👓 What Happens to Students When Their Professors Are on Welfare | The Atlantic

Read What Happens to Students When Their Professors Are on Welfare (The Atlantic)
The plight of non-tenured professors is widely known, but what about the impact they have on the students they’re hired to instruct?

Universities are squeezing out as much as they can without students realizing the drop in quality and services they’re receiving.

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👓 Amazon Isn’t Paying Its Electric Bills. You Might Be | Bloomberg

Read Amazon Isn’t Paying Its Electric Bills. You Might Be (Bloomberg)
The company’s rate discounts have pushed up utility costs for everyone else.

I’ve been thinking a while about government-related corporate handouts like the one described in this article. It’s sad that mega-corporations can use their power, money, and influence to squeeze out large marginal gains for themselves at the cost of the everyday person. Amazon should not only get preferential treatment like this, but should potentially be paying in more. If they’re really as great as they say, their marginal savings and sales to such a broad customer base should pay for these benefits on the front sales side instead of hidden within their back end.

Just as people are woefully inept at mentally handling probability theory in their daily lives, they’re also apparently horrifically terrible at handling marginal costs for things and where the flows of those streams end up. Governments shouldn’t be forced to compete against themselves to benefit the Amazons of the world.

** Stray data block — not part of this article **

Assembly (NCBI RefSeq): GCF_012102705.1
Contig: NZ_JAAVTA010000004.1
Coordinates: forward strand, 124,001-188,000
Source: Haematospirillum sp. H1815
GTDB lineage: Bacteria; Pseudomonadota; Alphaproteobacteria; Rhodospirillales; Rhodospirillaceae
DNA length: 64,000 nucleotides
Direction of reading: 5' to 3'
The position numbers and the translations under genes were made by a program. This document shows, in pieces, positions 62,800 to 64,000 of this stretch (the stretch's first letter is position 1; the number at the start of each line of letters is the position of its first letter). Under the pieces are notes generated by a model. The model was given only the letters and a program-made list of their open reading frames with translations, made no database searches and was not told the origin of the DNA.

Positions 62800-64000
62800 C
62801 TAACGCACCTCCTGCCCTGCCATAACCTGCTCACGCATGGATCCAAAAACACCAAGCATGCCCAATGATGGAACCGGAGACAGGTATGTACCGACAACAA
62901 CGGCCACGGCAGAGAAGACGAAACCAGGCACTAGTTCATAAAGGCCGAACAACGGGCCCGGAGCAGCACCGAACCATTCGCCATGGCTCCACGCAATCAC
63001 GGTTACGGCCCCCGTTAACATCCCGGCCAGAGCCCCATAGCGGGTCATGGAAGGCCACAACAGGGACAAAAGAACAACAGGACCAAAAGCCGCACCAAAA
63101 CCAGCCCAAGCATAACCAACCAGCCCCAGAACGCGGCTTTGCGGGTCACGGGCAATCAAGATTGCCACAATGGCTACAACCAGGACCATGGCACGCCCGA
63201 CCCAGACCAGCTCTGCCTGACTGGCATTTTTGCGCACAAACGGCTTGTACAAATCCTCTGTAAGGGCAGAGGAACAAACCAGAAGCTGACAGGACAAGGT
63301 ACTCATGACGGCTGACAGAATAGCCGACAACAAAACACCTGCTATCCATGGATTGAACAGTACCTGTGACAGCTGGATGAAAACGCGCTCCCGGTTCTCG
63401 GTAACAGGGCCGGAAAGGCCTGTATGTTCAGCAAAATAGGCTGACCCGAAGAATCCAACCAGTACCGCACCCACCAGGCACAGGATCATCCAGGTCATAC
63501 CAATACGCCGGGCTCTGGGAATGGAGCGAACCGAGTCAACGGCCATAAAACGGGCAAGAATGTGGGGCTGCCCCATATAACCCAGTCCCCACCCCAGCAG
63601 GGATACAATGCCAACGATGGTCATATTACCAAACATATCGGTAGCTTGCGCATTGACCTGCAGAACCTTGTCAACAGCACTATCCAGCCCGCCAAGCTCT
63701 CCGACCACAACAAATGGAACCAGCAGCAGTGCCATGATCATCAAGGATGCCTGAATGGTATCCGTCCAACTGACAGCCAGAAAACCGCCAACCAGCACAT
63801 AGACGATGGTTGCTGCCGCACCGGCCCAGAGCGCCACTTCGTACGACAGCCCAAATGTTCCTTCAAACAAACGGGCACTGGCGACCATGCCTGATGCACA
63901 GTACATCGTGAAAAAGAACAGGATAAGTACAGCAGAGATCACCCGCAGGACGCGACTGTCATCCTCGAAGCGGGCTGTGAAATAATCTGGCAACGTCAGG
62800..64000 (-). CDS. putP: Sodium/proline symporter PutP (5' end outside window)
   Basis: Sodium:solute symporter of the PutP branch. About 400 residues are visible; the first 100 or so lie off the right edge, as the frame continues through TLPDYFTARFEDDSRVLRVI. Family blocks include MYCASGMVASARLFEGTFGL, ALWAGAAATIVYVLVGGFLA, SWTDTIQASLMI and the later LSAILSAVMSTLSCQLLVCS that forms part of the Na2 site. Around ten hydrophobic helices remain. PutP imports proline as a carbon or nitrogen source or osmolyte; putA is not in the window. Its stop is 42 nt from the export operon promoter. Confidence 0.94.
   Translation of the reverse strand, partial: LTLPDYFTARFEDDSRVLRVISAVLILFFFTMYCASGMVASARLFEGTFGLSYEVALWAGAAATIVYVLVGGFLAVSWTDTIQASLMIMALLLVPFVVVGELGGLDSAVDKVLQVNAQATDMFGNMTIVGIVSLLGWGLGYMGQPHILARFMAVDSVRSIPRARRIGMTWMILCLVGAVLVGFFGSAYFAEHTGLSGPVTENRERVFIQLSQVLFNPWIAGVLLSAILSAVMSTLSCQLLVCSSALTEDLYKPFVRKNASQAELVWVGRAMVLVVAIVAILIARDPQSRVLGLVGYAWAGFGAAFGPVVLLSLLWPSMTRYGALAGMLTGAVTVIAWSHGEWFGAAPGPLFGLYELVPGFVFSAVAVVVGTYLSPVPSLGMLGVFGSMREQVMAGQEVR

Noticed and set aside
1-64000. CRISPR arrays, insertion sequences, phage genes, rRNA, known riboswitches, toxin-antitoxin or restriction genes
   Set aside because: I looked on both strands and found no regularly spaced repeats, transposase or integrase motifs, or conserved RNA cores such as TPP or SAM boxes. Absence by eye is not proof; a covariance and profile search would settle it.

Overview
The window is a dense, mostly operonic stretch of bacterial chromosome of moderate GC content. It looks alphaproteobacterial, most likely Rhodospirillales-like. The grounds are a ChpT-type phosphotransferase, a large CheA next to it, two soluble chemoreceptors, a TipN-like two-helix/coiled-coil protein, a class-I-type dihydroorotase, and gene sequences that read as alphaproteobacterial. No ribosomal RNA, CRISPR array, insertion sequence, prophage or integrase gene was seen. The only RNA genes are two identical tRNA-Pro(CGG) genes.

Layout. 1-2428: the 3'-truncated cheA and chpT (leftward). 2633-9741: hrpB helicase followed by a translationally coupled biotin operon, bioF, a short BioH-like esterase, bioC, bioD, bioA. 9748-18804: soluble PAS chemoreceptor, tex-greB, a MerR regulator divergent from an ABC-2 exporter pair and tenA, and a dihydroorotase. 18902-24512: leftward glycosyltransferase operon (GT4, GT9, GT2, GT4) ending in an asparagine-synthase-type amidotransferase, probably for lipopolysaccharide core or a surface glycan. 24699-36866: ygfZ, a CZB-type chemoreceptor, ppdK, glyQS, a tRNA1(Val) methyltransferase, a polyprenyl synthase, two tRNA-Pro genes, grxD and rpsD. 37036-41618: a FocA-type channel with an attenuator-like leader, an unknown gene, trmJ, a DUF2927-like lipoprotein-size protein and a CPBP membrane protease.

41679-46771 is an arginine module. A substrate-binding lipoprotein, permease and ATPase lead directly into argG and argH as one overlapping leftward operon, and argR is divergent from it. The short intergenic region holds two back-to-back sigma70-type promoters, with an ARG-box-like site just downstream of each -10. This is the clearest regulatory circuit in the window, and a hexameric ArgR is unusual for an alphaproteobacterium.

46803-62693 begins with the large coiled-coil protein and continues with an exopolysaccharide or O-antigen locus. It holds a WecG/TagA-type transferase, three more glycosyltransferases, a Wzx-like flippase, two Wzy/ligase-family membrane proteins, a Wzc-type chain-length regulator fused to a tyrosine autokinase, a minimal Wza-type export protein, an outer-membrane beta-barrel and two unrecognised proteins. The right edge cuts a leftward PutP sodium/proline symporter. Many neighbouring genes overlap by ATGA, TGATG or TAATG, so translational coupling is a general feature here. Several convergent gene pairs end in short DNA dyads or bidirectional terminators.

In cases like this, the marginal cost to power consumers gets passed along by state governments which don’t have much if any transparency. The average consumer sees a small rise in their bill over time and doesn’t think too much of it while potentially millions or hundreds of millions are siphoned off of society and are lining the pockets of the already ultra-rich.

I’m reminded of the scheme proposed by Richard Pryor’s character in the movie Superman III or by the group of programmers in Mike Judge’s Office Space. In small bank transactions, just round off fractions of a penny in one way or another to benefit yourself and dump it into a side account. It’s all so small, no one will notice. Except that in aggregate, it is noticeable–eventually. Our representative government shouldn’t be involved in these sorts of transactions, or if they are they should be working in the opposite direction.

It’s one thing if we decide as a government that there should be universal health care and the tax base for it is spread out equally and equitably. And by this I don’t mean allowing loopholes and tax dodges like the recent one mentioned in which Betsy DeVos registers her mega-yacht overseas as a means of dodging not only taxes, but also in paying her crew less, which is yet another form of this type of scheme in which small perks are created for the already privileged.

Another example of this type of issue is the recent Trump tax cuts. The complexity of the system makes it very near to opaque and the long term effects aren’t realized soon enough to catch the cheat. It’s now been long enough since they were enacted that the effect on the overall economy has been generally gauged as minimal and the general populace hasn’t benefited much in comparison to the ultra-rich which have benefitted incredibly handsomely.

I’m curious if there’s a word or phrase that is generally used to describe this sort of system to cheat the broader populace while benefiting a privileged class? If not, I’m going to suggest marginal theft.

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